Set of Traction Engines Přemysl and Libuše
The first steam-driven ploughs were used by Englishman John Fowler in the eighteen-fifties. The foundation was two steam engines placed at opposite ends of a field. Ploughing was carried out using a plough attached to a cable, usually double-sided, to do away with the need to turn it around. The considerable power of the machines and the design of the plough allowed for ploughing multiple furrows at once without the risk of compacting the soil. Steam ploughing was used up until the Second World War. It was replaced with more mobile and multifunctional tractors.
The Z5 type Přemysl traction engine with the serial number 10675 was completed in the factory in Leeds and prepared for shipping on 17 June 1906. The dismantled machine was first sent to the headquarters in Magdeburg and from there continued to the Prague branch. Assembly and testing took place in Prague and, at the same time, the boiler was officially approved and entered into the records of the state supervisory authority. Thanks to these steps, the machine was later successfully identified.
The new plough was purchased in 1907 by the by the Močovice and Libice sugar factories owned by František Wiesner. The machine remained in operation here until the mid-1930s, when the sugar factories went bankrupt due to the economic crisis.
The pair of machines with the serial numbers 10674 and 10675 were probably bought by Jaroslav Kučera from Nepřevázka in 1941 for a family business which had been founded by his father and for which he carried out contracted ploughing together with his brother Václav.
The Kučera brothers undoubtedly operated at least three sets of steam-driven ploughs, however, during nationalisation in 1949, only two were confiscated. Přemysl and Libuše were among the confiscated machines. Neither the fate nor the name of traction engine 10674 have been clearly proven.
The Kučera brothers became employees of the Bezno State Farm (later the Mladá Boleslav State Farm), where they continued to repair machinery and steam-driven ploughs until Jaroslav’s death in 1972. The passing of Jaroslav Kučera not only ended the work of the Přemysl and Libuše set in Nepřevázka, but also marked the definitive end of steam ploughing in the Czech lands.
As far as the naming of ploughs is concerned, all we can currently say with certainty is that before 1970, Přemysl’s name was Dacan. Relatively extensive research in the archives of the state boiler supervisory body, systematic research assistance from the United Kingdom, witness information, historical photo documentation, and detailed physical exploration of both ploughs have not yet produced any clear findings. Therefore, only the identity of Přemysl, whose factory nameplate has been preserved, is known. Libuše’s production data has not been fully confirmed. It can be said with certainty that these two machines, Přemysl and Libuše, did not form an original pair, as they are different factory types.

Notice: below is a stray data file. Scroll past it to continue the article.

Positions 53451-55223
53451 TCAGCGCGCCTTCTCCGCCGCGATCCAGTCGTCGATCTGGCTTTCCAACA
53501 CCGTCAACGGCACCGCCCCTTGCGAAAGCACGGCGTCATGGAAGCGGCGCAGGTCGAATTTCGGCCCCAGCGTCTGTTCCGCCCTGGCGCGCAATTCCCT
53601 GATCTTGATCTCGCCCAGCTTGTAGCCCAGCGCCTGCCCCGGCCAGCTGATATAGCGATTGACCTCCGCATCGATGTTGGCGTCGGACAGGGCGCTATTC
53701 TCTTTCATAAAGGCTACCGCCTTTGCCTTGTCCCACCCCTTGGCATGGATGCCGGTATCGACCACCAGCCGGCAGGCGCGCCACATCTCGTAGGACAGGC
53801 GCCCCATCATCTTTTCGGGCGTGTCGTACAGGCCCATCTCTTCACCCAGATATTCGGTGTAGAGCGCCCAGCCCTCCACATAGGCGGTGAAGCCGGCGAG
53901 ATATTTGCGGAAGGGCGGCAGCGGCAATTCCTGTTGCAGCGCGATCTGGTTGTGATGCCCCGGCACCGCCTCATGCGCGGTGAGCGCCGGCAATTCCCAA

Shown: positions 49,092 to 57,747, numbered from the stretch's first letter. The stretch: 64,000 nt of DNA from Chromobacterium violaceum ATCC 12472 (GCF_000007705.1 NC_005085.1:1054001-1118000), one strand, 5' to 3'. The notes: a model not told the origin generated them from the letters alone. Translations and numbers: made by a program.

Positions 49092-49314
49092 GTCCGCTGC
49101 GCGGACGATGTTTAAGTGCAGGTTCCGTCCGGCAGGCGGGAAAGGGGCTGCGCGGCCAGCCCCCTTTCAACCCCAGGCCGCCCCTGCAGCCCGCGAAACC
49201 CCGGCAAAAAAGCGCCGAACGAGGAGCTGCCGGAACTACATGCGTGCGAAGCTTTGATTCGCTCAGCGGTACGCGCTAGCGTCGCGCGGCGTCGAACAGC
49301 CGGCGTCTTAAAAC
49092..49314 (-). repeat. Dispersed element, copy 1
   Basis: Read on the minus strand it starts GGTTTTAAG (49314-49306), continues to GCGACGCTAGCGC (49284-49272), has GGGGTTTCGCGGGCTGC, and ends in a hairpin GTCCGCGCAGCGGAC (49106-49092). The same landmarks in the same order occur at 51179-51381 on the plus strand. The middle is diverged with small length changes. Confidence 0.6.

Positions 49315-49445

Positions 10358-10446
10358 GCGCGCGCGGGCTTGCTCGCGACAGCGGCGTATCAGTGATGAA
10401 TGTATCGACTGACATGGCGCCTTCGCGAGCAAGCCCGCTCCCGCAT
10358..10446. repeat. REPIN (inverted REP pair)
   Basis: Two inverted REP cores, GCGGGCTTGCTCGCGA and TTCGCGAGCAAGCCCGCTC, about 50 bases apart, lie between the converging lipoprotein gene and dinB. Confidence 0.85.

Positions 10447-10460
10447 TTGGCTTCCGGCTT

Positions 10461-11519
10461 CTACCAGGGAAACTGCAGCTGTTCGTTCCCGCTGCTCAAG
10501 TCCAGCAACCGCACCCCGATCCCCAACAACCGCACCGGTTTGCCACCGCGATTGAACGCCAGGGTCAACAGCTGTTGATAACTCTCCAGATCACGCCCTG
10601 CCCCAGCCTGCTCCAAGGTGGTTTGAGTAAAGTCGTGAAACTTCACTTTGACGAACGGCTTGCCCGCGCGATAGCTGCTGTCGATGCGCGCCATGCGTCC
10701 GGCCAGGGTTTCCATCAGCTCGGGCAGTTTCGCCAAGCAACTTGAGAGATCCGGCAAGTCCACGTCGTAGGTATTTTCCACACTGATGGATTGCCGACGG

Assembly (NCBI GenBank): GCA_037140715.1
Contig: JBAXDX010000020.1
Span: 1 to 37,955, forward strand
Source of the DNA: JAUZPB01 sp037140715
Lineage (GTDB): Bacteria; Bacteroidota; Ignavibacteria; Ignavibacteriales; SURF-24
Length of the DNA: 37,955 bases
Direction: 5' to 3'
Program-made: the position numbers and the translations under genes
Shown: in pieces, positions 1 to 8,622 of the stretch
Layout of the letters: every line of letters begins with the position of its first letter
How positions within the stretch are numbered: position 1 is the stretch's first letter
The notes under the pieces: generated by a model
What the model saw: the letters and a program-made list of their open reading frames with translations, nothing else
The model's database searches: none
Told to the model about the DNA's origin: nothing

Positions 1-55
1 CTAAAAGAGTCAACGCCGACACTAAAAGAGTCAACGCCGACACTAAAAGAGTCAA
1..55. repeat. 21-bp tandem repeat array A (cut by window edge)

In view of their historical value, the National Agricultural Museum expressed an interest in them, and so in 1972, they were purchased from JZD Katusice and, in December of the same year, the traction engines travelled by themselves together with two ploughs to the site of the National Museum of Agriculture at Kačina 60 km (37 miles) away! They were driven by engineers Václav Kučera, Alois Podzimek, Václav Gruntman and Václav Havelka. The journey took two days. The traction engines then spent the following 17 years in the open air in the château park.
Over the years that followed, the traction engines were brought back to life on a further two occasions. In the autumn of 1979, they took part in the filming of the Slovak film Chlapec z majera (The Boy from the Farmstead) in the neighbouring municipality of Svatý Mikuláš, and in October 1987, they took to the field once again, this time in nearby Svatá Kateřina, for the filming of a documentary about cable ploughing entitled “A Day in the Life of Přemysl and Libuše, or Steam Ploughing” produced by the studio of the University of Agriculture. In 1991, the set was relocated to a temporary exhibition of the NMA in Zdechovice, where they finally found shelter in a metal shed. From there, they moved to the museum’s newly established branch in Čáslav in 2002 and can still be seen there today.
In May 1993, both traction engines were registered on the List of Movable Cultural Heritage in the Czech Republic.
Fowler Steam Traction Engine – Přemysl
Year of manufacture: 1906
Length: 7.5 m (24 ft 7 in)
Height: 4.3 m (14 ft 1 in)
Width: 2.47 m (8 ft 1 in)
Estimated weight: 25 tonnes
Length: 10.5 m (34 ft 5 in)
Height: 3 m (9 ft 10 in)
Width: 2.7 m (8 ft 10 in)
Estimated weight: 4 t